Perhaps you’ve noticed the button in the center of the UCHealth App – a box in which a sketch of a box shares space with the words “Augmented Reality.”
Several thousand UCHealth patients already have, because they’ve tapped that box and launched the first of what promises to be many augmented-reality (AR) experiences integrated into the UCHealth mobile phone app.
Doing so activates their mobile-phone’s camera (assuming they grant permission) and takes them to wherever the camera happens to be pointing. The AR system adds to the scene something that’s not actually there: a motley band of four dogs, including an Akita, a corgi, a Jack Russell terrier, and a pug. One chooses a breed, gives it a name, and can then interact with the virtual canine in ways that include throwing it a bone, tossing a tennis ball for it to fetch, having it sit, having it lie down, and having it bark (though “mute” is also an option).
But first, a pop-up appears as if to address the unspoken question of what all this has to do with health care at a prominent academic medical center. It reads: “HEALTH TIP: Interacting with animals lowers your blood pressure and decreases levels of the stress hormone cortisol.”
And there’s more to it than that, too.
Dogs are just the first steps for more app AR
The virtual dogs represent UCHealth’s first foray into augmented reality. The aims were simple, said Nicole Caputo, UCHealth’s senior director of Experience and Innovation. Her team wanted to prove out the ability to embed AR into the UCHealth app in a fun, simple way that acquaints patients with the technology.
“We wanted to learn more about the technology and how our patients would respond to it. There wasn’t much more than that for this first experience,” Caputo said. “So why not do something to bring joy to people?”
As one observes a pug fetching a tennis ball (this writer’s puggle wouldn’t have fetched any ball not made of hamburger), it is hard not to at least smile.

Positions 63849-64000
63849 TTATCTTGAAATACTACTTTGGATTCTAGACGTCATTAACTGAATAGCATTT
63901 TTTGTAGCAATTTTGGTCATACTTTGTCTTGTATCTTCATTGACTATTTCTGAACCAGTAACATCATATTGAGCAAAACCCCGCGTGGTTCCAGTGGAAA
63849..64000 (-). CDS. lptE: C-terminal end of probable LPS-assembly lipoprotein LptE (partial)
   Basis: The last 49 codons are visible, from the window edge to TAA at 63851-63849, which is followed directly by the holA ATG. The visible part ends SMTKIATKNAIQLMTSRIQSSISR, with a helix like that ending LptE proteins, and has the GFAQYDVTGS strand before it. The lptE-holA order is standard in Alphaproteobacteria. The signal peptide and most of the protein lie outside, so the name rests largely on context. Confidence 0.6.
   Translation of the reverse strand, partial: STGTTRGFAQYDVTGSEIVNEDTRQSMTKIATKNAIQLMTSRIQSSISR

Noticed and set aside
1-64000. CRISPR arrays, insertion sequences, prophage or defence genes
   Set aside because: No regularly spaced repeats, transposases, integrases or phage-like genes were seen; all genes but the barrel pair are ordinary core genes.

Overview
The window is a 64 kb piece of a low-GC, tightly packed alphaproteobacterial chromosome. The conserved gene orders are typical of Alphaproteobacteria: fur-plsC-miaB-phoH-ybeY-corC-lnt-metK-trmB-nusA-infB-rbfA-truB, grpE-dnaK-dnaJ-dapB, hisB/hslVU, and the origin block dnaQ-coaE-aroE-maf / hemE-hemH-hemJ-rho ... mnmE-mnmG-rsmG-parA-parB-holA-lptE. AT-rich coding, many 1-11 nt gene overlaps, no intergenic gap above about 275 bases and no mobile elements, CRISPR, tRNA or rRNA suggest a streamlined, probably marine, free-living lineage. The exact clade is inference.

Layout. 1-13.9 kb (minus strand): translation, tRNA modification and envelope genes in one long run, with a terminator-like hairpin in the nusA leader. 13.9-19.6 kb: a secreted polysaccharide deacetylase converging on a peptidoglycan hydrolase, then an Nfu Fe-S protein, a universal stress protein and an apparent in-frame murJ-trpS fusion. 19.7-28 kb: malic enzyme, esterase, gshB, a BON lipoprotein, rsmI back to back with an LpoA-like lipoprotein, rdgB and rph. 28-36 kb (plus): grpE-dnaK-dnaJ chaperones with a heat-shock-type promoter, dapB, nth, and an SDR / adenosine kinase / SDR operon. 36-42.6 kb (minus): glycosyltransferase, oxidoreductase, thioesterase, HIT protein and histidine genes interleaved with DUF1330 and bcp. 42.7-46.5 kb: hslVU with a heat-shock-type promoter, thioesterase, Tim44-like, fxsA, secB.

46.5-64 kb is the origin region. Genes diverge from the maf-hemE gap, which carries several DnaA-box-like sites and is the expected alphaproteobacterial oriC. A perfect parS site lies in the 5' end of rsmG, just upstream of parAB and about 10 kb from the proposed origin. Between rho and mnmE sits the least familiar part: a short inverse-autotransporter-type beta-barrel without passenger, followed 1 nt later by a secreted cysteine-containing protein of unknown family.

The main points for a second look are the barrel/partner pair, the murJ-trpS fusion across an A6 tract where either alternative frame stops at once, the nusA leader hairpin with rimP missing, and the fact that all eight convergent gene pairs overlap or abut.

And AR is a stepping stone, Caputo adds, though not toward the logical next step of virtual reality. That’s because UCHealth has been doing VR – the one with the eye-covering headsets and headphones through which people immerse themselves in a digital environment – since 2017. It’s been a hit with thousands of patients prior to surgery and during chemotherapy, wound care, burn care, and more.
Why have digital dogs in the UCHealth app?
Caputo and her UCHealth team worked with Denver-based August Allen to develop the AR pilot. Justin Hayes, the agency’s creative director, said the only firm idea going in was to “put a smile on people’s faces.”
“I think pretty much straight away, we decided to do a dating kind of thing and match up people with dogs,” Hayes said.
They considered going for something hyper-realistic by bringing in real dogs and filming them in front of a green screen but opted for digital renderings because, as he put it, “We realized there were challenges with live animals.”
Going with digital dogs also gave them wide berth regarding facial expressions, tail wags, and other movements, Hayes said. An ability to control each joint independently provided a range of possibilities for action. The team went with those four particular breeds because they’re cute and friendly and represent a range of sizes from midsize to small dogs. The idea was that fans of larger dogs could go with the Akita, and those of smaller breeds might choose the pug. Bigger breeds didn’t make the cut mainly because they’d fill the entire mobile-phone screen, he added.
More AR to come within the UCHealth app
A quick development cycle – about three months leading to a soft launch in October 2022 – meant that certain ideas would have to wait.
Those hours are now going into new AR ideas. Up next, Caputo says, will be AR games that support brain health and meditation.
“Getting a couple of memory or spatial games into the app will not only be great in fostering wellness but will also allow us to broaden the AR library and help refine our sense of what kind of content our patients respond to,” Caputo said.
Caputo said her term views AR as a way to deliver better experiences to patients that could manifest in lots of ways over time. Billing is one example.
“Forms, bills – even appointment instructions – can be confusing. We’d like to use the AR environment to allow the patient to control the experience and get answers in a more descriptive, interactive way,” she said. “It would be a huge win to turn education into an engaging experience.
Either way, the AR dog is now out of the bag at UCHealth (apologies to the cats who typically inhabit the colloquialism).
“The opportunities are endless – it’s very similar to VR in that way,” Caputo said. “The more people hear and learn about the positive outcomes from VR, the more interest and excitement we get. It’s going to be the same with AR.”